Made In Hong Kong

Region Profile

By Carmen Pang,Executive Editor

Made In Hong KongOptimism abounds as Hong Kong’s textile industry continues its
transformation.When textile industrialists fled from Shanghai to Hong Kong to avoid the Chinese
Communist Party in the 1950s, they probably never thought they would ultimately have a hand in
transforming the tiny British colony into a world-class manufacturing city. With their capital and
expertise in textiles, the refugees built an industry from scratch, which, more than half a century
and an epic changeover of government later, is still going strong.Today, the textile and apparel
sector remains a mainstay of Hong Kong’s economy and it plays an important role in the global
marketplace as well.According to Alex Wong, deputy director-general of the Hong Kong Economic and
Trade Office in Washington, the textile and clothing industry is the largest manufacturing industry
and the largest source of export revenue in Hong Kong. Textile and clothing accounted for 54.5
percent of Hong Kong’s total exports in 2004; in the first 10 months of the year, exports of
textile and clothing products were valued at $7.2 billion. If re-exports (goods that originated
somewhere else but processed, such as packaged or inspected, in Hong Kong) were added to the
equation, the value would jump to $32.7 billion, representing 24 percent of Hong Kong’s gross
domestic product.“We can see textile industry is still very important to Hong Kong, even though one
doesn’t always think of Hong Kong that way because Hong Kong’s economy has largely moved to one
that is service-oriented,”said Wong, whose office represents the Hong Kong government in trade
dealings with the U.S. federal government.

Alex Wong, deputy director-general, Hong Kong Economic and Trade OfficeTextile
ManufacturingFrom the beginning, spinning and knitting have been the strengths of the Hong Kong
textile industry. According to the Hong Kong Trade Development Council (tdC), a quasi-governmental
body that promotes Hong Kong’s smalland medium-sized businesses, the industry today is known for
its capability in cotton spinning, denim weaving, knit-to-shape panel knitting and finegauge cotton
knit manufacturing. As of June 2004, the sector has 1,019 companies employing 11,357
people.According to tdC numbers, Hong Kong’s gross textile output was about $1.4 billion (11.2
billion Hong Kong dollars) in 2002. The city’s major textile exports experienced growth in the
first three quarters of 2004, they include yarns, which grew by 16 percent; woven fabrics, which
grew by 10 percent; knitted/crocheted fabrics, which grew by 13 percent; finishing accessories,
which grew by 12 percent; textile made-ups, which grew by 5 percent; and floor coverings, which
grew by 14 percent. However, Hong Kong also saw its special yarns and fabrics exports fall by 2
percent in 2004.

Snapshot Of The Hong Kong Clothing Sector(January Through September, 2004)• total exports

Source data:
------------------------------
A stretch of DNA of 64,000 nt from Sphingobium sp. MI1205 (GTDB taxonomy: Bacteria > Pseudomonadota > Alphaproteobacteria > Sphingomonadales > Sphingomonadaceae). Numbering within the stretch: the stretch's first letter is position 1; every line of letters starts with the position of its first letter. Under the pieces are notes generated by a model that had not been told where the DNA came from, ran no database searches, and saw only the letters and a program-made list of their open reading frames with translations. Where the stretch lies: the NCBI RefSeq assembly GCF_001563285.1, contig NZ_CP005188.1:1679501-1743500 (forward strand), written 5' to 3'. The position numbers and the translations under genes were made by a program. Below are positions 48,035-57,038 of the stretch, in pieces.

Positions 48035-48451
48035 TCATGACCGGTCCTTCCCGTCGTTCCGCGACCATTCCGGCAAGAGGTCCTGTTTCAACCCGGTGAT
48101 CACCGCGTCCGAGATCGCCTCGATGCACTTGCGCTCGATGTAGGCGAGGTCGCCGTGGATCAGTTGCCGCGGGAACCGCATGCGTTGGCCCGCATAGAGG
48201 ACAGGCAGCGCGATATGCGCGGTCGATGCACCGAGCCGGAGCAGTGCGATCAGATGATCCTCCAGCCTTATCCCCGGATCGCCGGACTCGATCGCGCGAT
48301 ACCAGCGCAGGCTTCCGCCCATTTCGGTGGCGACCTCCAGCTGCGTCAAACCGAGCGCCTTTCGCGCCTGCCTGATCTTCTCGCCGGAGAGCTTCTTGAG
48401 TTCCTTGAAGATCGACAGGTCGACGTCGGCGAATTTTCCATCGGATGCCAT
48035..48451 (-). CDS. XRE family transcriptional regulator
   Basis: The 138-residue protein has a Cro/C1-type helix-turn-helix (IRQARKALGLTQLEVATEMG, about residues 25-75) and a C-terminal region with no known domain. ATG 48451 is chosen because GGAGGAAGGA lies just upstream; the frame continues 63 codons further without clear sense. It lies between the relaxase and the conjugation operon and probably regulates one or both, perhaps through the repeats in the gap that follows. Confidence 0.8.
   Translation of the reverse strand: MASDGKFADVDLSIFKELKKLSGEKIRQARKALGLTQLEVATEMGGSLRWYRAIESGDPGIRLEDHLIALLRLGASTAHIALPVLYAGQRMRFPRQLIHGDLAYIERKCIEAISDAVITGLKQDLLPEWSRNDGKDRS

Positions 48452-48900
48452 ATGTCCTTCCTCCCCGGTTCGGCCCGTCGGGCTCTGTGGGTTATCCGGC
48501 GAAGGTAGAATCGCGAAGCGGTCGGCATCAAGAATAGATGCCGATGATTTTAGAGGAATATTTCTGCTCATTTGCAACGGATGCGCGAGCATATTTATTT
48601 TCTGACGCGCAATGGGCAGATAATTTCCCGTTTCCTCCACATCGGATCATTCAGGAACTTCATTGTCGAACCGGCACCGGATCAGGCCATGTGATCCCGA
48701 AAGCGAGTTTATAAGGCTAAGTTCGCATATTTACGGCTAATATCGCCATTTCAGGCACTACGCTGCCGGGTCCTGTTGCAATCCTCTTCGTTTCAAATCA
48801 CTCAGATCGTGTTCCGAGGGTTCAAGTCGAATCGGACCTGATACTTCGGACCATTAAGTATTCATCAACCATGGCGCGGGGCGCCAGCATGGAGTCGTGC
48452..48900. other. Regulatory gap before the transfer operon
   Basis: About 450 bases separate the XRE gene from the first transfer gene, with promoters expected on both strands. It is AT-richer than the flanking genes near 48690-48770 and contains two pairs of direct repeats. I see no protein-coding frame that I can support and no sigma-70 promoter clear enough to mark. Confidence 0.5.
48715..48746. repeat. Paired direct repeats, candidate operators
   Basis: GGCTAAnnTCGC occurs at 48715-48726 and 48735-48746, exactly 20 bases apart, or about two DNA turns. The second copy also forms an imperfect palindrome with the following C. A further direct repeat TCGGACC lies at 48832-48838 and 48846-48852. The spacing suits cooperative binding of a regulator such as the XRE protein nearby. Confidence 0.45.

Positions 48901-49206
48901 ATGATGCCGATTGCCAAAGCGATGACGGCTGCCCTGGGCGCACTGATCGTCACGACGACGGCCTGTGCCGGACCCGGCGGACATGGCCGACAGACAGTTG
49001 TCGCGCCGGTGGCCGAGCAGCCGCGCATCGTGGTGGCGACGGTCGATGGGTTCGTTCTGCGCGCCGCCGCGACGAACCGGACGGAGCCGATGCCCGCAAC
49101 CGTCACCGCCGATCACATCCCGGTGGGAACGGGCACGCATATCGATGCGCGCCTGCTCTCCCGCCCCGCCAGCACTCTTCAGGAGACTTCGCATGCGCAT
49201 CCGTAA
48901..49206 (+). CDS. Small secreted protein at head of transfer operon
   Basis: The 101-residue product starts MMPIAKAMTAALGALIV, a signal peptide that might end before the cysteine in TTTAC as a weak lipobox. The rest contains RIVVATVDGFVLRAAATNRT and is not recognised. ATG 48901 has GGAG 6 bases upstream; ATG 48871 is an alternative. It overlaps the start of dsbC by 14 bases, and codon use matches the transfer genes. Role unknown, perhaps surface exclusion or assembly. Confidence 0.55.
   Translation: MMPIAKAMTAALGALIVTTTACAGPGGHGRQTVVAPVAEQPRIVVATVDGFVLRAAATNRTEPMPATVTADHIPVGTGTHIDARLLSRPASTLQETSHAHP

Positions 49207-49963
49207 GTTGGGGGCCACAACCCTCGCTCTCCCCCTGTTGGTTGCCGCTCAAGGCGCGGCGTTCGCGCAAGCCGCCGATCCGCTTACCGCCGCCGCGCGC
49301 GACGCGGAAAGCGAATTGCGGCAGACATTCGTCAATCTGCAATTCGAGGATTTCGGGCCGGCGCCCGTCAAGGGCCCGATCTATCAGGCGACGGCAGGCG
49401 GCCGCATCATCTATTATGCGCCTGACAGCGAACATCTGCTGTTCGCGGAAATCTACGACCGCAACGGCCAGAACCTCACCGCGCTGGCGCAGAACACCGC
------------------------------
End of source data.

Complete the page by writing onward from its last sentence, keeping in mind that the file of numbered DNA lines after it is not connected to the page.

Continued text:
(domestic exports plus re-exports) increased by 6 percent• re-exports increased by 12 percent•
domestic exports decreased by 3 percent• exports to the United States increased by 4 percent•
exports to the European Union increased by 11 percent (increase cited as a result of the strong
euro)• exports to Japan increased by 3 percent• exports to China decreased by 1 percent (decrease
cited as a result of the relocation of manufacturing to China)Source: Hong Kong Trade Development

Apparel ManufacturingWhile Hong Kong started out as a textile producer, today, it is its
capability in apparel manufacturing that has taken over the spot light. In 2002, Hong Kong’s
clothing output was about $4.4 billion (34.5 billion Hong Kong dollars).As of June 2004, there are
1,653 clothing manufacturers in Hong Kong providing employment to 30,788 workers.From January to
September, 2004, the clothing sector saw exports of woven wear increase by 4 percent, knitted wear
by 4 percent, clothing accessories by 12 percent and other apparel articles by 8 percent.The Hong
Kong EdgeWith the elimination of all textile quotas this year, many textile manufacturing countries
in Asia are concerned that the global market will be monopolized by China, but Wong is optimistic
that the Hong Kong textile industry will continue to thrive because of the unique position it
occupies and the competitive advantages it has, including a first-class infrastructure, a
transparent trading system, the rule of law, a close liaison between the government and the
industry, entrepreneurs who are flexible, high operation efficiency, a sharp market touch,
information technology capability, and the availability of reliable commercial information.“We have
had all these all along, and they add up to become the Hong Kong advantage,” said Wong. In fact,
the recently released World Competitiveness Yearbook 2005, published by Switzerland-based